Some notes on promoting organized shooting events.

Mostly it’s just a question of getting the word out. Organized shooting sports needs more publicity.
This can be word-of-mouth, a competition notice stuck to the bulletin board at your local Sportsman Warehouse store, a simple tri-fold brochure to hand out to shooters at the nearby public range, a call to the local newspaper to get coverage of an upcoming competition — yeah, I know, but it *might* get covered by *some* newspapers — and so forth.


Talk it up. Drop a comment to acquaintances that “I’m excited about a big shooting competition I’ll be shooting in next week.” Ask a friend, “Hey, I’m going to the range next Tuesday evening. Would you like to give it a try?” Don’t be shy!


All very true!

>> yeah, I know, but it *might* get covered by *some* newspaper

You’d be surprised how often this works. Most people in the press are NOT anti-gun. The real reason more stories don’t make the news is because few press releases for organized events are ever written and submitted.

Your suggestions are all good. The problem is why aren’t groups like the NRA helping more?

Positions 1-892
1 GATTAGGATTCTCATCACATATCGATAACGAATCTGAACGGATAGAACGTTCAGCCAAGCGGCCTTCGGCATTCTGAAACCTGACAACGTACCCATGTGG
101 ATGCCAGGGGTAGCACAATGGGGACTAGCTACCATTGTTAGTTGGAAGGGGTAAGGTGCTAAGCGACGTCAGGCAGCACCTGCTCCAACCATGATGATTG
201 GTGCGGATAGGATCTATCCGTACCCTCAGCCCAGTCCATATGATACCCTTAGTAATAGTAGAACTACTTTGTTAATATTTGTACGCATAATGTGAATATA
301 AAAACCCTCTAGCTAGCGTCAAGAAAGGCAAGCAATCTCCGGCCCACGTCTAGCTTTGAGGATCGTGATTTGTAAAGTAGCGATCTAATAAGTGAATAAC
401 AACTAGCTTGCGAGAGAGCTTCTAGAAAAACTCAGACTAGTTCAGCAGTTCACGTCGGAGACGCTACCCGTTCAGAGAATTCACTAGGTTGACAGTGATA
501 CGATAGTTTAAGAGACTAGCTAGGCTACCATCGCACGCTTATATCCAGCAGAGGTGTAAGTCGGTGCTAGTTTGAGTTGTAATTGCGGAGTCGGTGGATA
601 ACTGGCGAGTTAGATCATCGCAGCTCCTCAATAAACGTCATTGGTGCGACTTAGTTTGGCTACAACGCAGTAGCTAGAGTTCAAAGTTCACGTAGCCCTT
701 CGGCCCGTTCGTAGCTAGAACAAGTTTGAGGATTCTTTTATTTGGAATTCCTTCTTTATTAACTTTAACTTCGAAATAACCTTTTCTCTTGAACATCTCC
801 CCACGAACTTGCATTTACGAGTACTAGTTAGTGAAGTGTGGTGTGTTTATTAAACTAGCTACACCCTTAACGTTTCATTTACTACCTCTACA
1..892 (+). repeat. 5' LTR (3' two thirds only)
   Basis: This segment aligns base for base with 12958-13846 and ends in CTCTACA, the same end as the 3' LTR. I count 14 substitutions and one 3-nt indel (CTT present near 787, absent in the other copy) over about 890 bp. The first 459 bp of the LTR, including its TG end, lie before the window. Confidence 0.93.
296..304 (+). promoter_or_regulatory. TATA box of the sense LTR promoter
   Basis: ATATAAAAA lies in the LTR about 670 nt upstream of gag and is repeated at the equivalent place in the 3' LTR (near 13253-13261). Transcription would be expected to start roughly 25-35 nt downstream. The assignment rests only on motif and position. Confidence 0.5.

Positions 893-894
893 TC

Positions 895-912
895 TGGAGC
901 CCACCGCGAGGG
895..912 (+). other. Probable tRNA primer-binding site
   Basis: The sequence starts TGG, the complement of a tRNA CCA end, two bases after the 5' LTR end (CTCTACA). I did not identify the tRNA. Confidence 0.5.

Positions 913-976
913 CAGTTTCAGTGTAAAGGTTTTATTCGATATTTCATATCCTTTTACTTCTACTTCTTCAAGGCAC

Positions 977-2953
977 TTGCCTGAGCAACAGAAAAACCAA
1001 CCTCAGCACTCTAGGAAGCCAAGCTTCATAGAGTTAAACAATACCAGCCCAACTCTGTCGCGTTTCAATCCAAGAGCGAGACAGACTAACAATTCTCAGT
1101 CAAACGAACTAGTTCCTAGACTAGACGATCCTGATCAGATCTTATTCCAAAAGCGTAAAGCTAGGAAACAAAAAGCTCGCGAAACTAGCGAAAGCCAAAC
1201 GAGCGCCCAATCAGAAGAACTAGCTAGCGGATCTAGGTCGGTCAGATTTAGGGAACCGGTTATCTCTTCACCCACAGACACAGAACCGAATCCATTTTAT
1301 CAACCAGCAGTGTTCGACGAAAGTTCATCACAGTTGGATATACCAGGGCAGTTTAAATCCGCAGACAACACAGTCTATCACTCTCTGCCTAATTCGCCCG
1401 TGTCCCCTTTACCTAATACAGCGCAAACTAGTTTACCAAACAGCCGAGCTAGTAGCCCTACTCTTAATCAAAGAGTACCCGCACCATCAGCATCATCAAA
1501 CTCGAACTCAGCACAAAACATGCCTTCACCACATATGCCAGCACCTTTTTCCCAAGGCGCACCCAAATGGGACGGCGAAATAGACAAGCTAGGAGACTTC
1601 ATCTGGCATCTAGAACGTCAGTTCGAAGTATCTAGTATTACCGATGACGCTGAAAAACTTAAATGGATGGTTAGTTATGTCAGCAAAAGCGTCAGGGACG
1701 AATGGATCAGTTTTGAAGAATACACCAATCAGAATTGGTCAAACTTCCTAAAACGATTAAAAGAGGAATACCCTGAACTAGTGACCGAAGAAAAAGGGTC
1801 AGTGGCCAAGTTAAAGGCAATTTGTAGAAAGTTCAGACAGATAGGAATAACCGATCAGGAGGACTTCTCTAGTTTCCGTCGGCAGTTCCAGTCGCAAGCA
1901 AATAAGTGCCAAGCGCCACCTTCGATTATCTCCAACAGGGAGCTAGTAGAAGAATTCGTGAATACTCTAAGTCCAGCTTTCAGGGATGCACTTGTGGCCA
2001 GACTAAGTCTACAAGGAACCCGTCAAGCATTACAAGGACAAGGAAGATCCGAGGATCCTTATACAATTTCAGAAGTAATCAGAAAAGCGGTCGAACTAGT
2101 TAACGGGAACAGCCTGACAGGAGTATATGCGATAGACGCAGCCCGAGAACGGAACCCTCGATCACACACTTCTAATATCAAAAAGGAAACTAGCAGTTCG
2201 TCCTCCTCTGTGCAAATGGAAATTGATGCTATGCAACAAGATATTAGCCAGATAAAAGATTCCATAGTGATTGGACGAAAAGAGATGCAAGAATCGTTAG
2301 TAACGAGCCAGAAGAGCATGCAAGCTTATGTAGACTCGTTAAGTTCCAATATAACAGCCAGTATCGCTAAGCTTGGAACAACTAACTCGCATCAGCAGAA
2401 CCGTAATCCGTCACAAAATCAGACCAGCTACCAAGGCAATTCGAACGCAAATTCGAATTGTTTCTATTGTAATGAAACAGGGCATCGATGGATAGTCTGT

Let’s look at a registered NRA club hosting 12 sanctioned NRA events a year. We’ll assume they average 15 participants per match.

The club spends $30 per year to stay registered, each member spends $35 a year on membership and is charged $4.25 to $6 per sanctioned event.

The club would have sent over $795.00 in fees to the NRA for the events and the members sent an additional $525 in membership fees. That’s $1320.00 dollars per year for one small, but well run, shooting club hosting one type of NRA event. If the club hosts other NRA events, or events from other organizations, they generate even more fees.

What are these fees used for? If the individual club wants publicity or administrative help or a web site or any other support they have to spend their own time and money to get it. The national “host” organizations are doing little to nothing for them.